But gets to the order-of-magnitude-other-way-part a few paragraphs later:

Washington had argued that the award should not exceed $30 million.

So no one is happy, but it’s a start:

“The subsidies paid by the United States to its 25,000 cotton farmers exceed the entire gross national income of virtually every cotton-exporting country in West and Central Africa,” Mr. McGivern said. “Despite several rounds of litigation and ministerial-level negotiations, this issue remains unresolved.”

The cotton case was the first agricultural case started by a developing country in the group’s history.

The issue of generic drugs and trade is dealt with in this Health Affairs piece (of which maybe more later).

Meanwhile, those interested in a certain absurd claim previous dealt with by Susan of Texas (see here and here, for instance) and others, check out this press release from Health Affairs from last week. Good thing those countries don’t have a system that supports pharmaceutical innovation and investment better than the U.S. one.

Models for health care organizations?

Tom aka Rusty

Models for health care organizations?

In a recent post I opined the Mayo Clinic and Cleveland Clinic, both favorites of President Obama, were not models for wide application to the rest of the nation.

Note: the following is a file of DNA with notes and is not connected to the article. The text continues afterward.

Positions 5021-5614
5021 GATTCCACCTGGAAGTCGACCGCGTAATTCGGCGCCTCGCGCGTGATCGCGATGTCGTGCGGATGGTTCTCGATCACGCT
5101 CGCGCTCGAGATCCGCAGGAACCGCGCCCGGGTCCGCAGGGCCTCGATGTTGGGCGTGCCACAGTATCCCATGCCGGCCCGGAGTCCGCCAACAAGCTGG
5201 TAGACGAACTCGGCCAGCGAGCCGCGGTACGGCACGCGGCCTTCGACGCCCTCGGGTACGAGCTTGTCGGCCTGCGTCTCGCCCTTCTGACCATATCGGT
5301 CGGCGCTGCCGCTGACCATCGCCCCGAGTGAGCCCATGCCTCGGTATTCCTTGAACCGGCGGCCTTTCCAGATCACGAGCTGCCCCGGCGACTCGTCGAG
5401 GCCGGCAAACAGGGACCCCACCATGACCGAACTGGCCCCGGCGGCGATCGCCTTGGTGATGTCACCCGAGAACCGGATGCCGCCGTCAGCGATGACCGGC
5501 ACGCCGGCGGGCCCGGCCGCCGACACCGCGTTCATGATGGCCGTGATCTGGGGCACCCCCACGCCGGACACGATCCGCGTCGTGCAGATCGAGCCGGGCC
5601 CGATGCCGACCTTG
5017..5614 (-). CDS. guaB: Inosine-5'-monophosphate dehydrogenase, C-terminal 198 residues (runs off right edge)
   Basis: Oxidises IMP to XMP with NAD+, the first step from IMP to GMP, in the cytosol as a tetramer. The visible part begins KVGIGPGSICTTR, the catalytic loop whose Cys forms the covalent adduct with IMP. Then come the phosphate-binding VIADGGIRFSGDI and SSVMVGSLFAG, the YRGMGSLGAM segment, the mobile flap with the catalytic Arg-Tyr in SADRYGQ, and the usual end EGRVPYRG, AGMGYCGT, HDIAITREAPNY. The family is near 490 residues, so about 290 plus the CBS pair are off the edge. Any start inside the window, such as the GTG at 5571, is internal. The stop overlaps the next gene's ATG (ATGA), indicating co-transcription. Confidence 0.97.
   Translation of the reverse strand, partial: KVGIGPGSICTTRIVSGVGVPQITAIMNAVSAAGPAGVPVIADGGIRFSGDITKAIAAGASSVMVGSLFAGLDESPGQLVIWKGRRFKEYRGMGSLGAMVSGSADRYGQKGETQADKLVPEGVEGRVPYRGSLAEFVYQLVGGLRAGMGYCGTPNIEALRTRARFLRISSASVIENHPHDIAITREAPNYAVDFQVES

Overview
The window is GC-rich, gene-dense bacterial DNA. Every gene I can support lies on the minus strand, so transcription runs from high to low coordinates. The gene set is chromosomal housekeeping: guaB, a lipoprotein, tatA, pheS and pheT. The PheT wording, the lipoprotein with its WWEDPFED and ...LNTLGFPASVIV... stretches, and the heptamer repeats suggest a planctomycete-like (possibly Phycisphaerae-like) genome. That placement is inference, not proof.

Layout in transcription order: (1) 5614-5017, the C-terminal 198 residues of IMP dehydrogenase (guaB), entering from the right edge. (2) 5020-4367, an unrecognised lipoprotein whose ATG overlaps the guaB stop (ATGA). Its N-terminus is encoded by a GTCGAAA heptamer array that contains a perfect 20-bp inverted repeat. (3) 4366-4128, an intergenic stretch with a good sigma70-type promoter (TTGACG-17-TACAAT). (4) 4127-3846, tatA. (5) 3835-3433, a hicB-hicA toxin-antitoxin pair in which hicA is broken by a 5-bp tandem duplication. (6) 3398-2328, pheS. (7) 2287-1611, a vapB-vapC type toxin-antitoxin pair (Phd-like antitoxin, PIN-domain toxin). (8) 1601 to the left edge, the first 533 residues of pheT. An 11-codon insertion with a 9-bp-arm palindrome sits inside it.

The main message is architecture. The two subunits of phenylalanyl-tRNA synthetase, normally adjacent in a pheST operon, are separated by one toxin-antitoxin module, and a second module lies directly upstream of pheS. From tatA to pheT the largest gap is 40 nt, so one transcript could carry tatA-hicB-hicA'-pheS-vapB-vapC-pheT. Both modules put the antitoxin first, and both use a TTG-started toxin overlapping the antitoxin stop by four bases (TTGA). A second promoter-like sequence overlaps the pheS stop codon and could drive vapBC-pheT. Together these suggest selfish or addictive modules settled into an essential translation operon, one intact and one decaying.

In response to a spirited debate (thanks Coberly) I wrote up these comments.

Starting in the 90s a common model has been the Medical Services Organization, or MSO.

(I seem to remember the MSO evolving from failed staff model HMOs.)

In the model, the hospital or integrated network buys and/or starts physician practices, manages those practices, and the physicians are employees of the MSO corporation.

Many of the MSOs were/are an attempt to provide adequate primary care medicine in an era when primary care practices are tough to manage. The MSO model allowed a central organization to hire, deploy and re-deploy physicians in accordance with the needs of the community.

Many of the early MSOs failed, for a variety of reasons, but often bad management. Hospital executives thought “I can manage a hospital, therefore I can manage physician groups,” and that was very misguided thinking. Some still use that line of thinking, producing poor results.


The MSO model can be used in both large cities and small communities.

The model allows (or forces) better coordination between physicians and hospitals.

The model can be combined with an insurance product, or not.